PolyTune review by TC Electronic

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  • Sound: 10
  • Overall Impression: 10
  • Reliability & Durability: 10
  • Ease of Use: 10
  • Reviewer's score: 10 Gem
  • Users' score: 8.5 (42 votes)
TC Electronic: PolyTune

Price paid: $ 99

Purchased from: Fazios Frets and Friends, St. Louis

Sound — 10
It doesn't really matter what you use with this; I've found that all electric guitars and basses work. My only acoustic-electric is currently not in working order, so I can't test it, but I have heard claims that they don't work very well with the Polytune, so I'd definitely open it up and try before you buy. The pedal isn't noisy, nice and quiet, and it just works.

Overall Impression — 10
I think this is the first time I've given a pedal straight 10s. Of course it's faced some criticism, but everything has a lemon once in a while. I haven't seen any problems, it works as advertised, and it really does make tuning easier. So for the first time, I can completely recommend a pedal to absolutely anyone, no questions asked.

Reliability & Durability — 10
The Polytune's casing is nice and sturdy, doesn't scuff or scratch easily, and the buttons/switches all seem tight. The screen hasn't seen any real abuse from me yet, but it's clear and easy to read. I'd never recommend actually gigging without a backup of anything, but I think you can be confident that this works.

Ease of Use — 10
When I first started looking for a tuner, the Polytune hadn't even been released. ProGuitarShop.com, however, received the prototype Polytune, without the TC Electronics branding, and it was quite shocking. Once we found out who made it, I was all for getting one.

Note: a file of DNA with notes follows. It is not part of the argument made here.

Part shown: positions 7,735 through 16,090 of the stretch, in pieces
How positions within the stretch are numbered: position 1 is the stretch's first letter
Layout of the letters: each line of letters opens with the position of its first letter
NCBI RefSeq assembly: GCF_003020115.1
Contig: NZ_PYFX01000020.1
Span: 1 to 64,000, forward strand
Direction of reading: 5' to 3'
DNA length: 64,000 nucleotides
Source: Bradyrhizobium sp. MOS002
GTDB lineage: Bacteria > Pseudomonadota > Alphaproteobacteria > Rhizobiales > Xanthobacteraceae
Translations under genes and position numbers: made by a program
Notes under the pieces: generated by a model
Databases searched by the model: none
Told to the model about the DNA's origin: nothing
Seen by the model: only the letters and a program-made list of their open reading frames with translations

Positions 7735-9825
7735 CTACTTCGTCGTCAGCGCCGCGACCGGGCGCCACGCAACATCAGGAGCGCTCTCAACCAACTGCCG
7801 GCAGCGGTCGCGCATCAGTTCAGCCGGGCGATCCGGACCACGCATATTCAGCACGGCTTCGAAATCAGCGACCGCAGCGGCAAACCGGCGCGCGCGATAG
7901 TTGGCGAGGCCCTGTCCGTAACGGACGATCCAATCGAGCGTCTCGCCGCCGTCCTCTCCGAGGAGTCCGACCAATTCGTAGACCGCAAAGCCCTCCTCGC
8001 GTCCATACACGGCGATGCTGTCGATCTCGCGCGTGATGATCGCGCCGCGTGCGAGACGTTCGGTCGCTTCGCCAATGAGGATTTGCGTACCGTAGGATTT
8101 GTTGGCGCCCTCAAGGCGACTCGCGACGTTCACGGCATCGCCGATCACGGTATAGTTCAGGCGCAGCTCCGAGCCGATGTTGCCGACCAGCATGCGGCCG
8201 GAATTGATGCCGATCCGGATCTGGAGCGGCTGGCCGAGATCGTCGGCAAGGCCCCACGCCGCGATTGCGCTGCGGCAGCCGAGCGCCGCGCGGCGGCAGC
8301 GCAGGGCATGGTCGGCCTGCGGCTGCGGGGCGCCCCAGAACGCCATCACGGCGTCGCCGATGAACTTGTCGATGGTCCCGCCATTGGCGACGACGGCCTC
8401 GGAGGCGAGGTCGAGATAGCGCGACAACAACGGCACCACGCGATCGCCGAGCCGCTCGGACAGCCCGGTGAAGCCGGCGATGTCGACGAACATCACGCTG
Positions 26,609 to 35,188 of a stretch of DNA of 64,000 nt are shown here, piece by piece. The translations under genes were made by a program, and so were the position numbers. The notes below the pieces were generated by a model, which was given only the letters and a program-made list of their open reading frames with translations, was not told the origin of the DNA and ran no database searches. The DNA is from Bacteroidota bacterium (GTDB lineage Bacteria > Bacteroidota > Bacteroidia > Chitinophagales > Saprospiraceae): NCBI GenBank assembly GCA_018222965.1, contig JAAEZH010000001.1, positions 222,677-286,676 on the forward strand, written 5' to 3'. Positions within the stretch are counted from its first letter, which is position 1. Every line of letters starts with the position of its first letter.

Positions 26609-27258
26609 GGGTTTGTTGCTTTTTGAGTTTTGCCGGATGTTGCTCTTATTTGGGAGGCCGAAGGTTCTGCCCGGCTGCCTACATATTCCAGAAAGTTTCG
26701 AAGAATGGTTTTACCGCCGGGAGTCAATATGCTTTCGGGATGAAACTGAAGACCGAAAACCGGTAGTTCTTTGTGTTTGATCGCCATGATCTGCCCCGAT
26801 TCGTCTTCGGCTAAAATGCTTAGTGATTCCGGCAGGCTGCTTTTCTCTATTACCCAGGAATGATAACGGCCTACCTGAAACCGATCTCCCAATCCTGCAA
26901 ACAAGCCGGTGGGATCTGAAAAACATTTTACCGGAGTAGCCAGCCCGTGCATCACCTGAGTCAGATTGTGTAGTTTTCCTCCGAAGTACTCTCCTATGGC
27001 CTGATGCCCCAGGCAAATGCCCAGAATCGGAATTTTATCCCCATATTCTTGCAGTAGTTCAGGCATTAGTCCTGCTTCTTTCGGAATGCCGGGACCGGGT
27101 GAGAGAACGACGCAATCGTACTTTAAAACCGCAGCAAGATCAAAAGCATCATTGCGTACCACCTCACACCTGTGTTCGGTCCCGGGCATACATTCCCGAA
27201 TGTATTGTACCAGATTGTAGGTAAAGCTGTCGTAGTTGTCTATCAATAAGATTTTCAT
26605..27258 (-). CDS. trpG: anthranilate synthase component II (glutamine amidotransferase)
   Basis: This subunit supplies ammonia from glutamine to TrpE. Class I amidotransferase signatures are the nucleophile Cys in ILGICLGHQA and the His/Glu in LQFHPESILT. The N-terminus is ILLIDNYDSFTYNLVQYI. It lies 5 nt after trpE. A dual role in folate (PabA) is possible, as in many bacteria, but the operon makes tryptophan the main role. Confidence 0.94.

Right out of the box, the Polytune is really simple to use. The back opens up via a single giant flat-head screw, allowing you to plug in the included battery. A button on the top left allows you to Switch from guitar needle/strobe tuning or bass needle/strobe tuning. A top right button allows switching tunings from E all the way down to B. The top also hosts an AC adapter in/out for powering itself and other pedals.

Plug a guitar cable in and the display quickly shows a "G" for guitar or "B" for bass, and you're ready to go. Step on the button and the signal is cut. Strum to tune multiple strings, or pluck one string to enter needle or strobe mode.

The display is nice and bright. Clear, easy to read, and it self-adjusts to light levels, so you won't be blinded on a dark stage and you can still see it in the bright sun. Response time is fast and tuning is accurate.

9 comments sorted by best / new / date

    if you have a 7 string guitar, you're the problem, not the tuner
    haha fantastic. as for the tuner, it kicks ass. works well and works quickly. The polytune mode almost seems like a bit of a gimmick to me but i'm pretty picky and i usually just end up using it like a standard chromatic pedal tuner. not that i've found the polytune mode to be inaccurate....i'm just a little hesitant to trust something like that. just a personal quirk. as for the durability/reliability....the switch just feels cheaply made to me. the first time i stepped on it i thought i broke it. i've been pretty cautious about it isnce then and nonetheless, mine quit working yesterday. my gut says its the switch. just never felt right to me. thank god for wararnties.
    if you have a 7 string guitar, you're the problem, not the tuner
    ^agreed. this thing has 0.5 cent accuracy. It's the best tuner i've ever used. AND it can power other pedals.
    Apparently it only has 0.5 cent accuracy in strobe mode. In needle mode it has 3 cent accuracy.
    AntiG3 wrote: Apparently it only has 0.5 cent accuracy in strobe mode. In needle mode it has 3 cent accuracy.
    Haha, I only ever use the strobe mode. Works beautifully!
    Wouldn't this fail for 7+ string guitars? That's the downfall I see with this.